CRIME

UMass student files civil rights lawsuit against Amherst police after Blarney Blowout arrest

A University of Massachusetts student filed a civil rights lawsuit Wednesday against Amherst police alleging he was wrongly arrested last year during rowdy, pre-St. Patrick's Day parties known as the "Blarney Blowout."

Thomas Donovan says he was assaulted on March 8 after using his smartphone to videotape police officers appearing to use excessive force while making an arrest. He says he was pepper sprayed and tackled to the ground when he refused to stop recording the incident. Donovan's video also shows an officer appearing to stomp repeatedly on the phone in an attempt to break it.

The initial police report said Donovan was pepper sprayed after he approached officers and refused orders to leave, but Donovan's lawyers say the video shows he was more than 20 feet from the scene and standing behind a chain-link fence.

David Milton, Donovan's attorney, says recording police officers is protected by the First Amendment, a right that has been affirmed recently by the federal appeals court in Boston.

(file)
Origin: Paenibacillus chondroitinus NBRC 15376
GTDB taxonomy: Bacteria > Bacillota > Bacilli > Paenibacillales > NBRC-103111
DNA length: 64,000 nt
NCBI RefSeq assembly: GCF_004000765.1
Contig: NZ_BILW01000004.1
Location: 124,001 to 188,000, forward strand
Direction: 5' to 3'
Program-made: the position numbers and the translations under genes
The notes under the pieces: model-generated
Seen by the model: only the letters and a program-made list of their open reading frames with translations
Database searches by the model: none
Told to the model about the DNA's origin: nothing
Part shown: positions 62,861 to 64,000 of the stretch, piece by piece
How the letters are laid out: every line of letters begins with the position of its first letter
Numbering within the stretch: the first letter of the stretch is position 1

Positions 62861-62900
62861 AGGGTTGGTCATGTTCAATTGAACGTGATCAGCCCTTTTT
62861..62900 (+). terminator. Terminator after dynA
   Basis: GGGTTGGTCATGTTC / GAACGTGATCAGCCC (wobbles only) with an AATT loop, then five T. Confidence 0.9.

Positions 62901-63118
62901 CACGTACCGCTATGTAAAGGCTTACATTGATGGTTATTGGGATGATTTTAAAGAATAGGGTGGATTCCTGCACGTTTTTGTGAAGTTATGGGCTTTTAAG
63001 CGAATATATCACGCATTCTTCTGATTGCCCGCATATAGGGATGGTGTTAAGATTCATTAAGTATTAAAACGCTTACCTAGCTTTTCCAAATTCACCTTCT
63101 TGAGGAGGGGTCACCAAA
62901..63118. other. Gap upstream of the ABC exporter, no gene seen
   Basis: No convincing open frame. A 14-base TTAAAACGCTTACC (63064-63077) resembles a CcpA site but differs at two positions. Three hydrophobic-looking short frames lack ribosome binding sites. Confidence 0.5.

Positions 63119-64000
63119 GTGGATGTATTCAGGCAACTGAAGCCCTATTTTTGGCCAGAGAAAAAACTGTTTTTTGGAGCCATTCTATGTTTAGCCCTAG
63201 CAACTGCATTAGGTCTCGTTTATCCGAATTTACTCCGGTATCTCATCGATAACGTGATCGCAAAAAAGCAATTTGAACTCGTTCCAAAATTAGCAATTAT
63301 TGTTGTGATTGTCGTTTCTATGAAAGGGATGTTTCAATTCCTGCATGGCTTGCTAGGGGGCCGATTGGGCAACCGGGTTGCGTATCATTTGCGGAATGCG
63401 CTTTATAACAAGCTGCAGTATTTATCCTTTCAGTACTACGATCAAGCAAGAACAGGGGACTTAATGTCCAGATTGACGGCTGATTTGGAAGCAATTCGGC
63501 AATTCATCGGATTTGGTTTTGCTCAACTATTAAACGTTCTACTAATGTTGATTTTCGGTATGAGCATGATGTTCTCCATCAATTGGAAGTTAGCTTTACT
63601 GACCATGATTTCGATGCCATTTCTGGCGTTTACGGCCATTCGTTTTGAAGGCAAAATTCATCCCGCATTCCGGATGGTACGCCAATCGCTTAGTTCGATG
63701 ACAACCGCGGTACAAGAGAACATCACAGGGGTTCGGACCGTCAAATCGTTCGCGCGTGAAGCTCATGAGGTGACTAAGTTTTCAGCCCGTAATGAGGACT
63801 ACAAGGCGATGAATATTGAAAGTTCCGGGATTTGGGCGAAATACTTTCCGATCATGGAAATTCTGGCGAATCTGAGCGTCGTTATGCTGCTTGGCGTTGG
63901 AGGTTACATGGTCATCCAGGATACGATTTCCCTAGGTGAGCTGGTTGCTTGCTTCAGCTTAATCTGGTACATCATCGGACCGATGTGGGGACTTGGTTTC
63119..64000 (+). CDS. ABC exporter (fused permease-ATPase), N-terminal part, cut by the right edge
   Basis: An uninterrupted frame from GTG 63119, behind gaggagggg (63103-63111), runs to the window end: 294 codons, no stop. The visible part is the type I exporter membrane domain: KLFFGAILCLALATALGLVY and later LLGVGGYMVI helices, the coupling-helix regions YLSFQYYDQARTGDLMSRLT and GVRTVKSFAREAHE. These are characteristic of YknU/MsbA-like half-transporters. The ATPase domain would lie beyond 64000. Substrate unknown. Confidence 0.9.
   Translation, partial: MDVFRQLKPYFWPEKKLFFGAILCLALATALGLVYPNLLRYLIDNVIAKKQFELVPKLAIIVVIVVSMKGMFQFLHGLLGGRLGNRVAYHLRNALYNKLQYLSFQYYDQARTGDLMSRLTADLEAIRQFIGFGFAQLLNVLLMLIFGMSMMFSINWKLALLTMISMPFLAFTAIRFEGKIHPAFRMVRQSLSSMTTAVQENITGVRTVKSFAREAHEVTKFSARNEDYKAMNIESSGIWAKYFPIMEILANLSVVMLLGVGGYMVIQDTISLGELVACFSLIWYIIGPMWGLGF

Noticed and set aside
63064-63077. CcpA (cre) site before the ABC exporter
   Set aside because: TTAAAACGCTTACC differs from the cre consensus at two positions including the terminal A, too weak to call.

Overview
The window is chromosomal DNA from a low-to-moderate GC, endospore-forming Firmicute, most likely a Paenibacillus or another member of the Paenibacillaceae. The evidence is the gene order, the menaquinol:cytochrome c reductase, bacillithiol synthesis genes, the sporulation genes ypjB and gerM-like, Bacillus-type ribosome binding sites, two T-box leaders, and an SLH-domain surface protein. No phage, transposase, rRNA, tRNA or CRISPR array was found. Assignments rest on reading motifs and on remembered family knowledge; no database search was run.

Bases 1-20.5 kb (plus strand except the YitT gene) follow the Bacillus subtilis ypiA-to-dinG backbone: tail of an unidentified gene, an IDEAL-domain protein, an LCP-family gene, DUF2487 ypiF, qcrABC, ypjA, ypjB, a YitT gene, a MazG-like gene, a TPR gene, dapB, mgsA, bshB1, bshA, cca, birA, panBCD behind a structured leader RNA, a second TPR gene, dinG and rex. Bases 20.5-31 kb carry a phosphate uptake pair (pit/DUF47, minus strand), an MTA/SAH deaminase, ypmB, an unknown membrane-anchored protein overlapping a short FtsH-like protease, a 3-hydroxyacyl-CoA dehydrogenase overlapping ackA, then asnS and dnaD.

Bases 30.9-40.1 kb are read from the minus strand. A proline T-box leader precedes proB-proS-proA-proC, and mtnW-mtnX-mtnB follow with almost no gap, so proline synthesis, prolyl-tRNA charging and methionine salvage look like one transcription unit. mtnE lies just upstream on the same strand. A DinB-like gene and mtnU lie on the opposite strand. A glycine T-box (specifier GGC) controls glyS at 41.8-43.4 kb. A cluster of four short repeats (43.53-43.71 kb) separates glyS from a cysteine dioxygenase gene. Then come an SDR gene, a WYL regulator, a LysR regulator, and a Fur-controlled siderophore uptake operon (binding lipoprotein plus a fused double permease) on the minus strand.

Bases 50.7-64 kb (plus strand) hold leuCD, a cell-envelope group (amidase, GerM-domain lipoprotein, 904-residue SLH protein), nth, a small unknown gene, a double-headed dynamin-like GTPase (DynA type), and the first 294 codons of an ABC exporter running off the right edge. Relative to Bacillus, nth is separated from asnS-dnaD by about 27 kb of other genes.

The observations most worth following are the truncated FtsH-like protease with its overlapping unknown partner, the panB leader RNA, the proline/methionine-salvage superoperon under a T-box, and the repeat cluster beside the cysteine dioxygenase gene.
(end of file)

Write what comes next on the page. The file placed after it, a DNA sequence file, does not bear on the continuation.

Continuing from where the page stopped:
"I have the utmost respect for police officers who conduct themselves with integrity, but officers who blatantly disregard the law and are willing to arrest innocent civilians to cover up their own misconduct must be held accountable," Donovan, now a college senior, said in a statement.

His lawsuit seeks unspecified monetary damages.

Police and university officials did not immediately respond to requests for comment on the lawsuit.

UMass-Amherst initially suspended Donovan for a semester but reversed course after conducting an investigation, according to the lawsuit filed in the U.S. District Court in Springfield. The criminal charges also were dismissed.

The university has rolled out a plan to prevent a repeat of last year's "Blarney Blowout" rowdiness, in which more than 50 people were arrested.

This year, UMass students living in dorms will be banned from hosting guests from March 5 until March 9. The university will provide alternate activities such as a concert, and downtown bars will not be doing any advertising for weekend events.

More than 7,000 people registered as guests in UMass dorms during last year's Blowout weekend, which is a series of parties on and off campus. Less than half were UMass students.